I recently spent a week in Colorado and Utah riding various rental bikes. I was tried the Santa Cruz 5010 C, Pivot Mach 5.5, BMC Speedfox 3, and a Devinci DJango. All the bikes rode well, but the Pivot and Santa Cruz stood out as the most fun! When I found an amazing deal on the Santa Cruz 5010, I had to go for it!
My riding style on the previous Salsa El Mariachi 29er and the 26″ Kona Hei Hei was more on the slow and technical side. The Santa Cruz 5010 had me hopping on and over anything I can! I come from a BMX background, riding and racing bikes as a teenager, so this was just amazing to me!
The 27.5 tires grip like crazy, giving you confidence to really carve into turns. With the tires aired down a bit they roll over everything I can throw at them, at least here in Michigan! This could also be due to the suspension working to keep the tires planted over braking stutter bumps, roots or rocks going into turns. Some say there is a drawback to 27.5 on climbs, I have to agree they don’t climb as well as the 29s but it hasn’t been enough to make me want to switch back.
So far it’s been a great bike, fun and easy to ride from the get-go!
From Competitive Cyclist:
Santa Cruz’s mid-2016 revamp of its much-loved 5010 saw it come back longer, lower, and slacker than its 1.0 predecessor for confident handling on bigger lines than you thought possible. The 2017 Santa Cruz 5010 2.0 Carbon S Complete Mountain Bike sees those updates extended into this model year with an outfit of SRAM GX componentry, hydraulic brakes, and 130mm of smooth front and rear travel to carry big speed through gnarly terrain.
The redesign that unveiled the 5010 2.0 is so pervasive that it touches on virtually every important frame dimension, with the biggest change coming in the head tube angle. The front end slacks out a full degree, dropping from 68 to 67 in a move that brings it in line with the previous Bronson model. The frame’s reach and bottom bracket follow suit, with the former stretching out and the latter dropping slightly. Capping things off with a short stem helps preserve steering while taking advantage of that slack aggression.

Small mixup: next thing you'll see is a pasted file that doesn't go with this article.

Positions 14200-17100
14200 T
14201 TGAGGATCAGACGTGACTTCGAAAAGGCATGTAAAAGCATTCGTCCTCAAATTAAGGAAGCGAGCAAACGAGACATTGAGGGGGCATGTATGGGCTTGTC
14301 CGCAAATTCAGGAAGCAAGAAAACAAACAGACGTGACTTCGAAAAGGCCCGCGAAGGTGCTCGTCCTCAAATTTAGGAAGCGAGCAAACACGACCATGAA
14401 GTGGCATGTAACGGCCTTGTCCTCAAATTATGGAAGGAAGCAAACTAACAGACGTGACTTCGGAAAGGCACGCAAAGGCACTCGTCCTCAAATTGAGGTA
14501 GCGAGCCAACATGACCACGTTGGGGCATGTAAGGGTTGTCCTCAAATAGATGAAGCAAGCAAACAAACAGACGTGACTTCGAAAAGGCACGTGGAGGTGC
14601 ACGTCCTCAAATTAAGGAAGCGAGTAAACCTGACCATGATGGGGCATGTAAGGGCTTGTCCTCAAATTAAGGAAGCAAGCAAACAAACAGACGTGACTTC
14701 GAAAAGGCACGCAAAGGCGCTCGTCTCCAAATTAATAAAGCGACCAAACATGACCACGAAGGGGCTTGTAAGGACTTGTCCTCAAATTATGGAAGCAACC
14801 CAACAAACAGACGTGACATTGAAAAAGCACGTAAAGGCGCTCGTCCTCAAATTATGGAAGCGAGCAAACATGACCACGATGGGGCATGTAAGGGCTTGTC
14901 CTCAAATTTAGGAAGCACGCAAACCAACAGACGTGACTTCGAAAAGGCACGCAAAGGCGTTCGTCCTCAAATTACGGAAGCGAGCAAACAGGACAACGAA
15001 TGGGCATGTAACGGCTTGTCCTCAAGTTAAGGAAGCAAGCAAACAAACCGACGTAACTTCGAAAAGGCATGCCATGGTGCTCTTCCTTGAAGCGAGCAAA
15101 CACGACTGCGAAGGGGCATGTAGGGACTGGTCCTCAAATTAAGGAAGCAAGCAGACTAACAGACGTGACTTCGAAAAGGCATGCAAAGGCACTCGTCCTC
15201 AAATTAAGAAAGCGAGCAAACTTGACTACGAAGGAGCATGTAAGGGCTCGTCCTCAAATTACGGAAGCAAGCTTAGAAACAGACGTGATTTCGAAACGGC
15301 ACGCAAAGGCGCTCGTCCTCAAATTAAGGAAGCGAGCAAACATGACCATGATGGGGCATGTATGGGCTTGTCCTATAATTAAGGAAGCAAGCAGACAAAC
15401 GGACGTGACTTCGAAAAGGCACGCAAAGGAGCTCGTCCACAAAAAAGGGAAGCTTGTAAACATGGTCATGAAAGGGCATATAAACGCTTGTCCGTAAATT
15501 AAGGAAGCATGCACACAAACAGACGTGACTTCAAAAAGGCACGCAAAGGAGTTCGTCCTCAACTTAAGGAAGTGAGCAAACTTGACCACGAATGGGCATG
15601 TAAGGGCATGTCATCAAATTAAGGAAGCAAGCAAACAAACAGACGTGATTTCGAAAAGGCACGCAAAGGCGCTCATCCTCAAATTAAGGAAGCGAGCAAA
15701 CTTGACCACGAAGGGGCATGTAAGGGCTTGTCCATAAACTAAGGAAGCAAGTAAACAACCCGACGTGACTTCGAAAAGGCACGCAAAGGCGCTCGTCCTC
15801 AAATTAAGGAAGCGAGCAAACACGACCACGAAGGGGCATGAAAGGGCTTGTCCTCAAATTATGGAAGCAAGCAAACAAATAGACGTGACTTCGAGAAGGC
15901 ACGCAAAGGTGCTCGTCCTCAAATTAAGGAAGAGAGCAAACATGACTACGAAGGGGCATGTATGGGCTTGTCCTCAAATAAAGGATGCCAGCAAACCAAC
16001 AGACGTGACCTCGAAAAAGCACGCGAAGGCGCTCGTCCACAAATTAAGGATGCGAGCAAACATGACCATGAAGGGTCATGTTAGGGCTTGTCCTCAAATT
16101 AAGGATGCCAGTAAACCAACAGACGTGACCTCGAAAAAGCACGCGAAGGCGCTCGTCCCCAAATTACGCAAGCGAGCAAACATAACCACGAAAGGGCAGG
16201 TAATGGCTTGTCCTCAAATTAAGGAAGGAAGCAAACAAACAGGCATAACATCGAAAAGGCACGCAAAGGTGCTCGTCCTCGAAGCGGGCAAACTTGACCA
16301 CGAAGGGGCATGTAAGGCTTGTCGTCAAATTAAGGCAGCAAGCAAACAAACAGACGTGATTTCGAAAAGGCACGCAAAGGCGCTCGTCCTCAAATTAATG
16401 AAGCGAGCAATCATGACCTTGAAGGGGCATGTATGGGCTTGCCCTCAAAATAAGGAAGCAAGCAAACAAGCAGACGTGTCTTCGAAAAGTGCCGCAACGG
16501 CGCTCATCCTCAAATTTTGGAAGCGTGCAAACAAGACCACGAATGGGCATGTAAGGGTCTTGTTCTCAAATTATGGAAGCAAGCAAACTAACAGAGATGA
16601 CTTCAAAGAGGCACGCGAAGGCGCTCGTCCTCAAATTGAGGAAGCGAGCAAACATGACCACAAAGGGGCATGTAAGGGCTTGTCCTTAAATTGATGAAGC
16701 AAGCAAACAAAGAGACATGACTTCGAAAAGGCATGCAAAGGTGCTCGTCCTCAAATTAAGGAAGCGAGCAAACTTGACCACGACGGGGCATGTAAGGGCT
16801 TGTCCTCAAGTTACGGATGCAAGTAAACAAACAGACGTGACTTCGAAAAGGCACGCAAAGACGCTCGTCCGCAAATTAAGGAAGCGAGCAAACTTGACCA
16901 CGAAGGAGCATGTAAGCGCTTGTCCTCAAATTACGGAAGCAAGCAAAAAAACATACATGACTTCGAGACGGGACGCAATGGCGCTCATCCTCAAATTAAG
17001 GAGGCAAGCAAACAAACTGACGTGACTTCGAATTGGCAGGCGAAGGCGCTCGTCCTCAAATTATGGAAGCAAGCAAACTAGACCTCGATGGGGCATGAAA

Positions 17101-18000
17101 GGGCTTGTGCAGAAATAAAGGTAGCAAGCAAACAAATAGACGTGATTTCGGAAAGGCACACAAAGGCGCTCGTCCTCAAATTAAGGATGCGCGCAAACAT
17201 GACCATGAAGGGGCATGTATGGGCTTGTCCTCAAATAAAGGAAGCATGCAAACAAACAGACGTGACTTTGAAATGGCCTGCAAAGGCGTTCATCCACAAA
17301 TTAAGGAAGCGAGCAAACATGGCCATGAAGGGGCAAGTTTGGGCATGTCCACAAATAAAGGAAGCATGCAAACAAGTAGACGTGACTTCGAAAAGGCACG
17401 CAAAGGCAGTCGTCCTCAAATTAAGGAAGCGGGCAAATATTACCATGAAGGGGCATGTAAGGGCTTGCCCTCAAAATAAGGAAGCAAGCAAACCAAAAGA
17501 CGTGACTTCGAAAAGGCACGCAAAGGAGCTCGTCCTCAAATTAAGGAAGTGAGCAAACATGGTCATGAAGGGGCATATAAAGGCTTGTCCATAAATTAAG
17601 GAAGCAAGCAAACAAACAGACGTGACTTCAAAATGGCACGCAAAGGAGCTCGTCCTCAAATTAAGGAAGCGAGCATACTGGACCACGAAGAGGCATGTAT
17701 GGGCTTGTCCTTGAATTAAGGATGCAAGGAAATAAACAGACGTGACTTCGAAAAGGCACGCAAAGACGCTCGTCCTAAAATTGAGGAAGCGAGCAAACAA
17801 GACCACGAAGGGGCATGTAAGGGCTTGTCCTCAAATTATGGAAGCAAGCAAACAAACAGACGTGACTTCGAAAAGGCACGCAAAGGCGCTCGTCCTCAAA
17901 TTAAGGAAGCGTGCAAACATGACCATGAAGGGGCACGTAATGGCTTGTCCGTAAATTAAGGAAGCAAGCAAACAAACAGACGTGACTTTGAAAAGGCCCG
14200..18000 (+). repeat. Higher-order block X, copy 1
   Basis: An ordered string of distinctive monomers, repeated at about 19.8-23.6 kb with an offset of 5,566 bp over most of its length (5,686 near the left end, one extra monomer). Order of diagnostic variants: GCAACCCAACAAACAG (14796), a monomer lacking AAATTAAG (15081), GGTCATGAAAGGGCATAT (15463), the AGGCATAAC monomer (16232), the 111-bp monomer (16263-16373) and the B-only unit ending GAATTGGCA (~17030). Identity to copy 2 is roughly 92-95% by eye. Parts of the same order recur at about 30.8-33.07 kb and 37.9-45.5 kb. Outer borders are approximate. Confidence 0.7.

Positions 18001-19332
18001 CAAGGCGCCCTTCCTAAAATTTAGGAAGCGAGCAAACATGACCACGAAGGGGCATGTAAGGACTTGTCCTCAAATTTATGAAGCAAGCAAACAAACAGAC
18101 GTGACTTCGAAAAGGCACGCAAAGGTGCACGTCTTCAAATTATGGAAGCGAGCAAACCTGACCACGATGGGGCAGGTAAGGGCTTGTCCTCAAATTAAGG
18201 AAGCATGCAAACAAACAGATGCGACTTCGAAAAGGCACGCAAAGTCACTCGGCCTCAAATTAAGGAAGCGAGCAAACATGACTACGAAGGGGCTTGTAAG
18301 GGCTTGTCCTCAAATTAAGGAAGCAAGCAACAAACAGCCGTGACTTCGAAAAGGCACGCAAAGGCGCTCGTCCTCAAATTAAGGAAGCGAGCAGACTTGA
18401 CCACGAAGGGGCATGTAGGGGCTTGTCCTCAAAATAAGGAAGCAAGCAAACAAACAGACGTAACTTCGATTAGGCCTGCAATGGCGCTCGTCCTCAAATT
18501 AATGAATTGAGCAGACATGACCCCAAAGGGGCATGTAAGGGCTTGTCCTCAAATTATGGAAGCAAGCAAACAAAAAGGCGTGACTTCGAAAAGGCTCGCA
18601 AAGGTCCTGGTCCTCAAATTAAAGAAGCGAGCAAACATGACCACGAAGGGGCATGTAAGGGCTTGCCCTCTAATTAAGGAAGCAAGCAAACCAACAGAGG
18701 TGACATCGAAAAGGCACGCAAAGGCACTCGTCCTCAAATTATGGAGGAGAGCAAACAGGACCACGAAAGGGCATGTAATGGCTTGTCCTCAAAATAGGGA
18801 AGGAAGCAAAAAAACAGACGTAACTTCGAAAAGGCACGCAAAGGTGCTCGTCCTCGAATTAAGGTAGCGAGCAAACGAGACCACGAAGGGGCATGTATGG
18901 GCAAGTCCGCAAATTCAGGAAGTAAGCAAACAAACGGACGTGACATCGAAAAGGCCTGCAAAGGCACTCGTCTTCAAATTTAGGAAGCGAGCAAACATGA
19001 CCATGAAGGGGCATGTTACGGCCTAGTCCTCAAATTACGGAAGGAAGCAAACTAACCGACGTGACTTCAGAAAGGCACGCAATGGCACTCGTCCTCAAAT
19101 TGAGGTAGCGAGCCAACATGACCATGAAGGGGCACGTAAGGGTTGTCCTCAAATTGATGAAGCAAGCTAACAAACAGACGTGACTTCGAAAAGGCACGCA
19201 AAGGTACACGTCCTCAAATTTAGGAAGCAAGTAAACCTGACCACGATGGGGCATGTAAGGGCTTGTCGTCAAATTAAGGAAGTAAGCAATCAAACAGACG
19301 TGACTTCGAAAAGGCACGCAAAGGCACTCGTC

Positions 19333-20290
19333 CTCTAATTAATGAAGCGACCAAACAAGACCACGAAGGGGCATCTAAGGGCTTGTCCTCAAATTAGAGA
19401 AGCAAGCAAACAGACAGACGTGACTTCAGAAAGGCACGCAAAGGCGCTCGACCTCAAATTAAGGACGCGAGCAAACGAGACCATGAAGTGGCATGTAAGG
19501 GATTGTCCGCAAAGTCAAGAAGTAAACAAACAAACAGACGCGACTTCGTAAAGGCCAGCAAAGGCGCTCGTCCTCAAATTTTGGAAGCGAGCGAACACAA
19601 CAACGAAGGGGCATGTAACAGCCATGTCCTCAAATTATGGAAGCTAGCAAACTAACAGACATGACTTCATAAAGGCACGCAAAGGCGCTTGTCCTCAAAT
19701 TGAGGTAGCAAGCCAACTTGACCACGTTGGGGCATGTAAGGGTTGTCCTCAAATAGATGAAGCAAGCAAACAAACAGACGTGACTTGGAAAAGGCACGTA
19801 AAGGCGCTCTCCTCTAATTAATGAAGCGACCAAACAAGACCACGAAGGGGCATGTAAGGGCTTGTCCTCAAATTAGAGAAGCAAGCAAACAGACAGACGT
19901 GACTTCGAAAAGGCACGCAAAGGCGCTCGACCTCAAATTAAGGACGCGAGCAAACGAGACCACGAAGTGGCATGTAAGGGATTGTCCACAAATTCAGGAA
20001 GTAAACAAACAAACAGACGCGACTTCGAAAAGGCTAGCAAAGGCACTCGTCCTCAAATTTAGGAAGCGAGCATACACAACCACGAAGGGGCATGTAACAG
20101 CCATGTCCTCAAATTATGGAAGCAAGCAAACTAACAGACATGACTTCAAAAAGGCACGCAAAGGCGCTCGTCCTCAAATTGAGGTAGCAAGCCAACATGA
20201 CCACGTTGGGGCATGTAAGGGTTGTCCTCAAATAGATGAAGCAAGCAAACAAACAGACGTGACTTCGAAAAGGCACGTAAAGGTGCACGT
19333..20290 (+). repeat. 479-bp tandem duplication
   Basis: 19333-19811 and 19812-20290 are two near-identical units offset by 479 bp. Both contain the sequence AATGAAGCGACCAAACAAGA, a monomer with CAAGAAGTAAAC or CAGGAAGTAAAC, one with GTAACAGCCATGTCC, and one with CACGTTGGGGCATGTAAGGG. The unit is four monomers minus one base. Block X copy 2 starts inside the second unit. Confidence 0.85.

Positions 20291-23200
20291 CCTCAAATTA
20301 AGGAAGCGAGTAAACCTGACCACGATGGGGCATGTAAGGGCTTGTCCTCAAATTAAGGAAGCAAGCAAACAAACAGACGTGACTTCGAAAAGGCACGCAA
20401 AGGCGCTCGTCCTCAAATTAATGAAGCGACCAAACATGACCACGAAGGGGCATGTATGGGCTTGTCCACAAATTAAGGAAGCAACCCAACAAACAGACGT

The rear triangle tightens up for more pedaling efficiency and cockpit versatility with a steeper, longer, and wider seat tube, which benefits both the ups and downs of all-mountain riding. While grinding over the crux of a climb or crushing speed on singletrack, the steeper angle nets a more efficient pedaling posture, making it easier to stay on top of the pedal stroke. The new seat tube also accommodates a longer dropper post, giving more freedom for saddle height on descents. While climbing, stubbier chainstays contribute to transferring power more efficiently, and Boost axle spacing maintains a stiffer wheelset.